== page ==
So high-handed is her manner that Mabel takes an instant dislike to her, naming her Madame Badobedah and deciding she’s a villain. Donning her large raincoat, hat and sunglasses the girl becomes Mabel the Spy.

One Saturday morning the strange guest invites Mabel into her room for tea.

We learn that Madame Badobedah had long ago come across the sea on a big ship to escape war and had once been a ballerina – hence the jewelled tiara.

Gradually as this rather unlikely friendship blossoms we learn more about Madame Badobedah – she’s ready to apologise when she thinks it’s due, enjoys visiting the mermaids,

and also has some secrets that she wants to keep to herself. I love the way Sophie Dahl’s narrative gradually reveals things about the lonely Irena (as we discover is her real name) but leaves plenty of gaps for readers to fill in for themselves.

Lauren O’Hara captures the inherent warmth of the story in her deliciously whimsical illustrations that are just perfect for the quirky telling.

Another story about an intergenerational friendship is:

A Sea of Stories
Sylvia Bishop, illustrated by Paddy Donnelly
Stripes Publishing

Young Roo loves to visit her grandpa who lives in a cottage beside the sea with Bathsheba, his ancient cat and a large collection of Bits-and-Pieces he’s accumulated over the years.

Grandpa has a garden that has become overgrown and wild, the ideal place for a game of hide-and-seek when she goes to stay for a few days. When he gets tired there’s nothing he likes better than to sit in his favourite armchair and tell stories to Roo; stories inspired by the objects in his collection.

They all relate to the hidden cove at the bottom of the cliff, a place that Grandpa’s legs won’t carry him to any longer on account of the ‘rambly-scrambly path’ that leads down there.

On her final night at Grandpa’s Roo turns her wish for a way to bring Grandpa and his favourite cove back together into a plan; a plan that the following day is brought to fruition.

Highlighting the importance of sharing stories, this unusual story is both warm and infused with a delightful quirkiness.

Zippel: The Little Keyhole Ghost
Alex Rühle, trans. Rachel Ward, illustrated by Axel Scheffler
Andersen Press

One day after the holidays Paul returns home from school and gets the surprise of his life: a voice comes from the keyhole when he inserts his key and it turns out to be a tiny ghost claiming he lives in the keyhole.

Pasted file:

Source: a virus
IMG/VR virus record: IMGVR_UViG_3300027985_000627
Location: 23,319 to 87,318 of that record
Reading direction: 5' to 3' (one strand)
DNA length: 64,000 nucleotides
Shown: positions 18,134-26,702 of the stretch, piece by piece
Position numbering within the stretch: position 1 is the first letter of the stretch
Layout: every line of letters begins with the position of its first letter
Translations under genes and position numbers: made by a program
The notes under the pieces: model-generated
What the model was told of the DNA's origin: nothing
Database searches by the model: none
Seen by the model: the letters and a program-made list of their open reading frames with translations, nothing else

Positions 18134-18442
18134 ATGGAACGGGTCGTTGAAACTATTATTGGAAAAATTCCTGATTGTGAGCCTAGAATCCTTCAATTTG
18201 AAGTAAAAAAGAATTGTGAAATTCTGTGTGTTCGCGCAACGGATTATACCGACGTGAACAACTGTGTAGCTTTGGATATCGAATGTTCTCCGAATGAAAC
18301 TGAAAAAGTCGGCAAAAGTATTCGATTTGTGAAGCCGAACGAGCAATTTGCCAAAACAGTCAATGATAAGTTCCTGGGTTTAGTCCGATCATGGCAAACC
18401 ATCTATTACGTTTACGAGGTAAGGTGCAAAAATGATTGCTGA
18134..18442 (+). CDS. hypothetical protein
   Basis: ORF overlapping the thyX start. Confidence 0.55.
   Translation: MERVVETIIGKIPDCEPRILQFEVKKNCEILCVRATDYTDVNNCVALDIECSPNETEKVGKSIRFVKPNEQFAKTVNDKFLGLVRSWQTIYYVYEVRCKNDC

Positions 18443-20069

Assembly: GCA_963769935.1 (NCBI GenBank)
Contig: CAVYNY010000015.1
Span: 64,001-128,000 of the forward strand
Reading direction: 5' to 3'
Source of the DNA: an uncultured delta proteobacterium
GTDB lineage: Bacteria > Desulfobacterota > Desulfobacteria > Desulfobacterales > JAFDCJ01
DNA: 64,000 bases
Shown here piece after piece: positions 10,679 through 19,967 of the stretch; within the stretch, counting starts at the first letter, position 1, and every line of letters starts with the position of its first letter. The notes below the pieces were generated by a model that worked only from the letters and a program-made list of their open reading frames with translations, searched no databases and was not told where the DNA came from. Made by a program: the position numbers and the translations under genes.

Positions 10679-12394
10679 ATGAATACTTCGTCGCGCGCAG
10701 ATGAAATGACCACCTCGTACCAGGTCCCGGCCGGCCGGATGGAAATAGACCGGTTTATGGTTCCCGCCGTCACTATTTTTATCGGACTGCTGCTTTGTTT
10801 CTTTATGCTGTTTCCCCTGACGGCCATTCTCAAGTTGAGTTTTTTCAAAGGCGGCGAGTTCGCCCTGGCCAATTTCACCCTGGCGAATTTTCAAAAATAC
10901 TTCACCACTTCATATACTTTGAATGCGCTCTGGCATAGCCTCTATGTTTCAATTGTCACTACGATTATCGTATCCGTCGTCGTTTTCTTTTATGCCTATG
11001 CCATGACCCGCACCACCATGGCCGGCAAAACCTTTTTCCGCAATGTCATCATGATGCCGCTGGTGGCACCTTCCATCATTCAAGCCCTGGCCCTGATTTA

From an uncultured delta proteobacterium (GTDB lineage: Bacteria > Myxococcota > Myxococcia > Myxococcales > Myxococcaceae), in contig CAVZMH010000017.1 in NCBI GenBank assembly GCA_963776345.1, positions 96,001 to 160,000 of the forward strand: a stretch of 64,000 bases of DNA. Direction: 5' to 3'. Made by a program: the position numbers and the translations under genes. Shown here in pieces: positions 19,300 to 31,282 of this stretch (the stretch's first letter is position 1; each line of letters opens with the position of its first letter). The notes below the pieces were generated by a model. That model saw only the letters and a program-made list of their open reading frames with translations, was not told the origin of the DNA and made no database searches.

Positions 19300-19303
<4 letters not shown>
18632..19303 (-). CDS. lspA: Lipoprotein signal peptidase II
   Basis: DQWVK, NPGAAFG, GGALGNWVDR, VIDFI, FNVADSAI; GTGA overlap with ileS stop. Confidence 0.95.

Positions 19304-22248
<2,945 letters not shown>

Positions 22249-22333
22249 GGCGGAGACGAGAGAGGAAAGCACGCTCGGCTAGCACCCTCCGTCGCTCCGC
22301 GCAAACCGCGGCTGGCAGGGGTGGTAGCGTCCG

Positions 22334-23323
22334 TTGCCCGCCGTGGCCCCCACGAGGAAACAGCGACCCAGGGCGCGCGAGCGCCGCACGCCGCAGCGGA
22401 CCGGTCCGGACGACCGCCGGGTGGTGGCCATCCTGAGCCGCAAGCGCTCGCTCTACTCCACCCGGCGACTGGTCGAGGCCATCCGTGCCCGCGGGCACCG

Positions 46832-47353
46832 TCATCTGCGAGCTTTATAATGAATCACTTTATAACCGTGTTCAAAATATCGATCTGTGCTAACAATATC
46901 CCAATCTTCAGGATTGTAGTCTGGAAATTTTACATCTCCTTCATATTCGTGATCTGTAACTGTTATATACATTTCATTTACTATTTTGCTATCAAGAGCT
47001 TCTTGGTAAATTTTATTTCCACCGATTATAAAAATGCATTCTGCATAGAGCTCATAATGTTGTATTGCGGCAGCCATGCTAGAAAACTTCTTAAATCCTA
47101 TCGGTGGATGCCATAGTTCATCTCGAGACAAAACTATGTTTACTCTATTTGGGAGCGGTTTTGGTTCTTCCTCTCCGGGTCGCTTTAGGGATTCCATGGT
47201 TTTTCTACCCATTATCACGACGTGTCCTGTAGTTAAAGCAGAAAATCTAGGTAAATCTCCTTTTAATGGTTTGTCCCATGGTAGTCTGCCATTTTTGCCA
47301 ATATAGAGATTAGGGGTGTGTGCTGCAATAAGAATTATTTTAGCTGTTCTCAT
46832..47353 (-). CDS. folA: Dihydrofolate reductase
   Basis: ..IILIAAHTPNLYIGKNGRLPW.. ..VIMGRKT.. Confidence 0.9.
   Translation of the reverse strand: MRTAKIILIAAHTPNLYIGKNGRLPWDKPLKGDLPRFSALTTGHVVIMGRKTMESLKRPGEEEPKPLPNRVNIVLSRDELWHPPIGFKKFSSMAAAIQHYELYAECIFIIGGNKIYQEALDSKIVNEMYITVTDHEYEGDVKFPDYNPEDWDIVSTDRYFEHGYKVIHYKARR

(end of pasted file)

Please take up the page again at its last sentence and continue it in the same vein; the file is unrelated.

He names the being Zippel; but later on that same day he learns that the lock on the front door is to be replaced in just three days.

Later that evening Paul’s parents leave him alone and go to a meeting. Immediately the lad informs Zippel and the race is on to find the enormously inquisitive ghost (with an interest in everything including toilets) a new home before the three days are out.

With smashing Axel Scheffler colour illustrations and absolutely full of delicious wordplay and puns, not to mention Zippel’s rhymes, this warm-hearted story about discovering friends in the strangest of places is fun around Halloween especially, but worth reading any time.

Hortense and the Shadow

Hortense and the Shadow
Natalia and Lauren O’Hara
Puffin Books

Combining elements of dark and light, the O’Hara sisters’ debut picture book has a haunting, fairytale quality that will have a wide appeal.
A little girl Hortense, who lives in an ornate mansion deep in the woods, is a kind, brave, caring child. However there’s one thing she hates: her own shadow. It follows her no matter where she goes or what she does; and when night falls, it grows ‘tall and dark and crooked.’
She tries hiding her shadow … to no avail:

she and her shadow remain locked in mutual hatred.
Then one evening Hortense manages to escape from its clutches: she feels liberated, happy and safe; although just occasionally it feels like she’s being watched.

One black night some bandits arrive and it seems all is lost; but then Hortense’s shadow appears and saves her.

That’s when the girl realises that, rather than being something to hate, her shadow is a part of what she is, ‘sometimes dark, cross, strange, silly, jagged or blue,‘ – the perfect ending for this highly original, allegorical fairytale.
Natalia O’Hara’s lyrical prose and Lauren’s delicate, muted illustrations, sometimes ornate, sometimes stark and looming, together make for a multi-layered story to have you tingling with delight. Absolutely beautiful.